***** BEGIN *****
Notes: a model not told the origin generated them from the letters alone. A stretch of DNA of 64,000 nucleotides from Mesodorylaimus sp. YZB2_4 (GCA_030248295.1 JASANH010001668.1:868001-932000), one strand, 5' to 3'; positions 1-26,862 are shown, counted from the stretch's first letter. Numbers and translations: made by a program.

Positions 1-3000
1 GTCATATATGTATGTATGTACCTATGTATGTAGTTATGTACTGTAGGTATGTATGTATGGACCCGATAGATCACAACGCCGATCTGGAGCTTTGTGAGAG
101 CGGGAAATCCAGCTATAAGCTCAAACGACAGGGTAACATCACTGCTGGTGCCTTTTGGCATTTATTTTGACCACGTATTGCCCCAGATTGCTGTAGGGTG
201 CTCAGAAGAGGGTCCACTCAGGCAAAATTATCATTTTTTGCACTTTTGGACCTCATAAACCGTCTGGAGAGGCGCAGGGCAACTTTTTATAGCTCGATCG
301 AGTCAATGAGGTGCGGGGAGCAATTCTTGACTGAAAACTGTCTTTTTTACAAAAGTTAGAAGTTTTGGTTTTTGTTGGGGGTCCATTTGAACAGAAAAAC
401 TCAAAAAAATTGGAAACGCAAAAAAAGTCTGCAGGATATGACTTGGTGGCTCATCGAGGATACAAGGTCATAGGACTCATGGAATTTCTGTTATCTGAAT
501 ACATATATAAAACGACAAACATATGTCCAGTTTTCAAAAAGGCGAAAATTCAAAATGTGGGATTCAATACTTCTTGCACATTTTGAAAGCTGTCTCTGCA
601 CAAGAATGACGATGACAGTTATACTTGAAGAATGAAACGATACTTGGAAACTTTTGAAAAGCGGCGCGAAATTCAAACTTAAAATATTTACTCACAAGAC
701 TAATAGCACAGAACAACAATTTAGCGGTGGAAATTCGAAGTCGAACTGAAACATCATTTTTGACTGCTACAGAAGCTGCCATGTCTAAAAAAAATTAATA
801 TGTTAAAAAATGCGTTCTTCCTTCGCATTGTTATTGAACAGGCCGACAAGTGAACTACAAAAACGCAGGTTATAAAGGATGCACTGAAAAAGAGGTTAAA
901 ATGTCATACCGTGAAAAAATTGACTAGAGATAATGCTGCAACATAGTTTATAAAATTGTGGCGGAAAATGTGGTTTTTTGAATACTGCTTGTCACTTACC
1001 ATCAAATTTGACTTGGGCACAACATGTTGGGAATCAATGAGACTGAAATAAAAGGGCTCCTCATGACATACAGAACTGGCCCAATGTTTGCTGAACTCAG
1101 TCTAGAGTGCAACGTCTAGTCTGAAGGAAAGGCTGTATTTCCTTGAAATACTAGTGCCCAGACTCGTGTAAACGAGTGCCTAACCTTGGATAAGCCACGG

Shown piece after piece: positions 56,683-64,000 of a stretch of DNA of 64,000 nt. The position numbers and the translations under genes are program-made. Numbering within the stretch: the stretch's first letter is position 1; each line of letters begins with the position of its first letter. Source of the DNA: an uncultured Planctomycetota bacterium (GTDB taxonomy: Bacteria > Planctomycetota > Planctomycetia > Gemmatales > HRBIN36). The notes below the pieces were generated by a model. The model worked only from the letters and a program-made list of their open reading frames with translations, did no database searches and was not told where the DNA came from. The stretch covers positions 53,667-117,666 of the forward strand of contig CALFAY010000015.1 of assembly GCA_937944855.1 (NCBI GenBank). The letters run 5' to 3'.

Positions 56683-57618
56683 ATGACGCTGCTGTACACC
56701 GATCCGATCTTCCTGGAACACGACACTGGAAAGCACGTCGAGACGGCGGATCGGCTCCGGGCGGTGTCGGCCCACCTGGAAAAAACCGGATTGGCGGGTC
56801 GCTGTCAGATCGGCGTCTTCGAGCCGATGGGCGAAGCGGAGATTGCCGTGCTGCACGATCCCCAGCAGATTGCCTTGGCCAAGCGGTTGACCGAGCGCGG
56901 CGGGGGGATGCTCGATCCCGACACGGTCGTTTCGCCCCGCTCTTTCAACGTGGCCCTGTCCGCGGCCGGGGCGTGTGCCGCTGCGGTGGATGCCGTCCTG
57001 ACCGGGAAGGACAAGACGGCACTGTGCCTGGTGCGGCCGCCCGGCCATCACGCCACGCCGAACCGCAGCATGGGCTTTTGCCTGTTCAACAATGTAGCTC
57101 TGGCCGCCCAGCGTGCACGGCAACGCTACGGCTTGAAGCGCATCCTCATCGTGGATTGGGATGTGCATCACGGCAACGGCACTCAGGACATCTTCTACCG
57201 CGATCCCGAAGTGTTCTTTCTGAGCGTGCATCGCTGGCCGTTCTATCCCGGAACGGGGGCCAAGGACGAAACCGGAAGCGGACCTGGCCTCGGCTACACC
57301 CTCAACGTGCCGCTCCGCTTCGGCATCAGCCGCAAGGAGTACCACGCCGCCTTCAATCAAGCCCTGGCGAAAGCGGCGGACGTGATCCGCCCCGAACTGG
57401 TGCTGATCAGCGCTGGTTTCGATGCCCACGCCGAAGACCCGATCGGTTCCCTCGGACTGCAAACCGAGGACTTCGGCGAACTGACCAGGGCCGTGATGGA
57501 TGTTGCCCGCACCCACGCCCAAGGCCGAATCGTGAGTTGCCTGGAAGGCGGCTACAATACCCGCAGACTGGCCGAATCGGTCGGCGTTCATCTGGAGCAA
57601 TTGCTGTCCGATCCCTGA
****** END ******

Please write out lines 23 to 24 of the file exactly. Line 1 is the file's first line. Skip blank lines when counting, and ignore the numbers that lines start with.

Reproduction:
57201 CGATCCCGAAGTGTTCTTTCTGAGCGTGCATCGCTGGCCGTTCTATCCCGGAACGGGGGCCAAGGACGAAACCGGAAGCGGACCTGGCCTCGGCTACACC
57301 CTCAACGTGCCGCTCCGCTTCGGCATCAGCCGCAAGGAGTACCACGCCGCCTTCAATCAAGCCCTGGCGAAAGCGGCGGACGTGATCCGCCCCGAACTGG